When there’s an addict in the family, showing compassion may be the last thing on your mind. Sure, you love your family member and want nothing more than emotional and physical healing for them. Yet it’s frustrating when they continue to lie, steal and upset others in the family.
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You might give your loved one ultimatums or try to set boundaries, but they always disappoint. How are you supposed to display compassion for someone like this? And if you do try to be more understanding, how do you know when it’s crossed the line to enablement?
Each addict and each family is unique, so it’s difficult to generalize what’s right in every situation. But, there are some steps you can take to help.
Start by Assessing Your Circumstances
Begin by looking at your situation objectively. Is your loved one a new addict or a long-term abuser? Have they sought treatment? Do they recognize that they have a problem?
It’s important to get an honest assessment of your situation so that you can determine where compassion may be needed. If your loved one has gone to treatment and attended meetings but relapsed, they will need different attention than someone who denies everything.
Consider Your Relationship
The closer you are to the addict, the more “real” everything is to you. This can make it difficult to separate yourself from the turmoil going on in the home. To be compassionate, detach yourself and look at things objectively. Education and family support groups can be helpful in better understanding the pattern of addiction.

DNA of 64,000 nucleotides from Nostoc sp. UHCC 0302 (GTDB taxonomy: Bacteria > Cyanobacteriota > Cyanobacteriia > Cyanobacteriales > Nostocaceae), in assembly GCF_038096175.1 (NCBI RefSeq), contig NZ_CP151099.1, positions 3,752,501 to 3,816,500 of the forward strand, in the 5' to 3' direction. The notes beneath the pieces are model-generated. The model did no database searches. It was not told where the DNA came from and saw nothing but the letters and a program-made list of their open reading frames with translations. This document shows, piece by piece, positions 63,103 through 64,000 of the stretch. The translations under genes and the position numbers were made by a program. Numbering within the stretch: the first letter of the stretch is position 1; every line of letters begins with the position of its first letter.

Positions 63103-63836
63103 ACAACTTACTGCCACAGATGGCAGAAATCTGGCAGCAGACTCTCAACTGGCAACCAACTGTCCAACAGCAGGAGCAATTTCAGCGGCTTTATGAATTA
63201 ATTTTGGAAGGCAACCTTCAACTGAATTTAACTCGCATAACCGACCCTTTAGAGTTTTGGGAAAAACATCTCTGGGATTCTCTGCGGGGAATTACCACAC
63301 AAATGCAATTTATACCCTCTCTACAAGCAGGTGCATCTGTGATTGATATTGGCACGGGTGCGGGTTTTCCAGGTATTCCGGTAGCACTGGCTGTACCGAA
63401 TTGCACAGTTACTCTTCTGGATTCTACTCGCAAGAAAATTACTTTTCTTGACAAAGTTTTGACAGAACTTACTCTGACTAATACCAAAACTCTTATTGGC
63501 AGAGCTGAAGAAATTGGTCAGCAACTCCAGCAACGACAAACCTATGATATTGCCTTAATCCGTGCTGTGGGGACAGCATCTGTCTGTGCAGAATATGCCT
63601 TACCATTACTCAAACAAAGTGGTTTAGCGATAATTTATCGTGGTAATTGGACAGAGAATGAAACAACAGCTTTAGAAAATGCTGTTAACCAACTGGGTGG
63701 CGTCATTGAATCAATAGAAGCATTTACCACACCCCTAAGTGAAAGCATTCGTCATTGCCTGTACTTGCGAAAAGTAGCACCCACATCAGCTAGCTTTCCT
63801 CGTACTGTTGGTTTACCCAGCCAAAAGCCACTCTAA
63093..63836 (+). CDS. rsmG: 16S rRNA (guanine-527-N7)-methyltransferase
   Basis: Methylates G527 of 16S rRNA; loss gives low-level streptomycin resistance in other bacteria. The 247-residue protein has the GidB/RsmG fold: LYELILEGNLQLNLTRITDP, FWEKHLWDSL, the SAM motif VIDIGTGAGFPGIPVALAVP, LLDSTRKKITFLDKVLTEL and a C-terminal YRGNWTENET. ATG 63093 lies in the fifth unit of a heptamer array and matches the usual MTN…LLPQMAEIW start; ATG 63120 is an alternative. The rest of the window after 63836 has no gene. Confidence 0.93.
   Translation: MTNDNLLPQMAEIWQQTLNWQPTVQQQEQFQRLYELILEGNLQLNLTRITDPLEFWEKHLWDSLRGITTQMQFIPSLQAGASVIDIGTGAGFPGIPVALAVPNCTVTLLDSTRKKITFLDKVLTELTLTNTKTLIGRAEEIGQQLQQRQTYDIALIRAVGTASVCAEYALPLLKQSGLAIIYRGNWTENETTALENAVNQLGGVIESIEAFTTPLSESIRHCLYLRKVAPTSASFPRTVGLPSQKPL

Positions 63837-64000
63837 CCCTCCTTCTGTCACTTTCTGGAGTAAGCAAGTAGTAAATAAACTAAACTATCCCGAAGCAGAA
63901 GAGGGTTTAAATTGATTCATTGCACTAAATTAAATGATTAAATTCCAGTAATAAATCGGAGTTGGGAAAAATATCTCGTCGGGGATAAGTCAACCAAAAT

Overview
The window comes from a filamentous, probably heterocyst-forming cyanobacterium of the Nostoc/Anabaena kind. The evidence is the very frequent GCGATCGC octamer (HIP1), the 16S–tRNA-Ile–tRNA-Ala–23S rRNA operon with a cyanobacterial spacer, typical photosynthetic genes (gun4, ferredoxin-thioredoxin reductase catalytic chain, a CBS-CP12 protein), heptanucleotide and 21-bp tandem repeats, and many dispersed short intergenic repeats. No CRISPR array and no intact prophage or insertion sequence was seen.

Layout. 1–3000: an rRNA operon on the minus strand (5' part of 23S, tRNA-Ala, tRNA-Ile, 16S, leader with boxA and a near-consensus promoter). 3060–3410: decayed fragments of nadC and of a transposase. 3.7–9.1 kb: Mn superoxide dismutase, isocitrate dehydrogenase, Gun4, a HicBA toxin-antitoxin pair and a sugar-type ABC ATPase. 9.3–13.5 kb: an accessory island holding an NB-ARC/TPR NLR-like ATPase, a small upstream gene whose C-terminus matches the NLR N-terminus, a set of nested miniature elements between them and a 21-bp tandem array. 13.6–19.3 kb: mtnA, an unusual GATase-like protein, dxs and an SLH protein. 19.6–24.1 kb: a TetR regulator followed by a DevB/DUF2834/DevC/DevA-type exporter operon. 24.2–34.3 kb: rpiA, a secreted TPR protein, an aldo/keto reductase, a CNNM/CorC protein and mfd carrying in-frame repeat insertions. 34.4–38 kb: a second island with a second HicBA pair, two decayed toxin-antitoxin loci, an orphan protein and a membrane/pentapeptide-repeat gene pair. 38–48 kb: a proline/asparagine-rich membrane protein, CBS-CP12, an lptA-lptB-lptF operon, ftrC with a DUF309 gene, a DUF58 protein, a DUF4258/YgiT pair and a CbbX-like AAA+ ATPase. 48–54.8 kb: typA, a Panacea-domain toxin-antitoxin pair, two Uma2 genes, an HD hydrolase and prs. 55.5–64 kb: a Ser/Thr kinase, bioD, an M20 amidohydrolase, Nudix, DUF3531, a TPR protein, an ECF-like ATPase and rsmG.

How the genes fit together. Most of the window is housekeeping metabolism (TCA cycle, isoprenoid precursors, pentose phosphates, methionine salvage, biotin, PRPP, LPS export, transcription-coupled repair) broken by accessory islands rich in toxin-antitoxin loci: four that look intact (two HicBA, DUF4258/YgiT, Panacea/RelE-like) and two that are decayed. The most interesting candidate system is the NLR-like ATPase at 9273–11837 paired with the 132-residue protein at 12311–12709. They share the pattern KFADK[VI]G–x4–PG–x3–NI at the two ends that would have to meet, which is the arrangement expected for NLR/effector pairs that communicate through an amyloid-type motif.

Tend to Your Own Well-Being
In order to offer support and compassion, you must work through your own emotions. Take care of yourself by following healthy and consistent eating, sleeping and exercise patterns. Spend time each day de-stressing with a hot bath or good book. See a counselor or join a support group for families of addicts.
Once you can approach your loved one’s condition with more compassion, here are some suggestions.
- Listen empathetically: When your loved one is ready to talk, listen. Set aside your biases and judgments. Think of what it’s like to live in their skin.
- Understand addiction: No one chooses to be addicted. Addiction is a progressive disease that grabs hold of some. Educate yourself on what it’s like to live with this disease.
- Focus on what you share: Point out how you and your loved one are alike in many ways and want the same things: happiness, love, acceptance.
- Spend time together: Remind your loved one of what normalcy is. Rent a movie. Attend a support group. Show them that you’re hopeful of your relationship.
It is possible to be compassionate to your loved one without condoning the behavior that you don’t want. The key is to show support and understanding while encouraging treatment. When your loved one is ready to seek recovery, they will know that they have a loving and supportive environment to return to.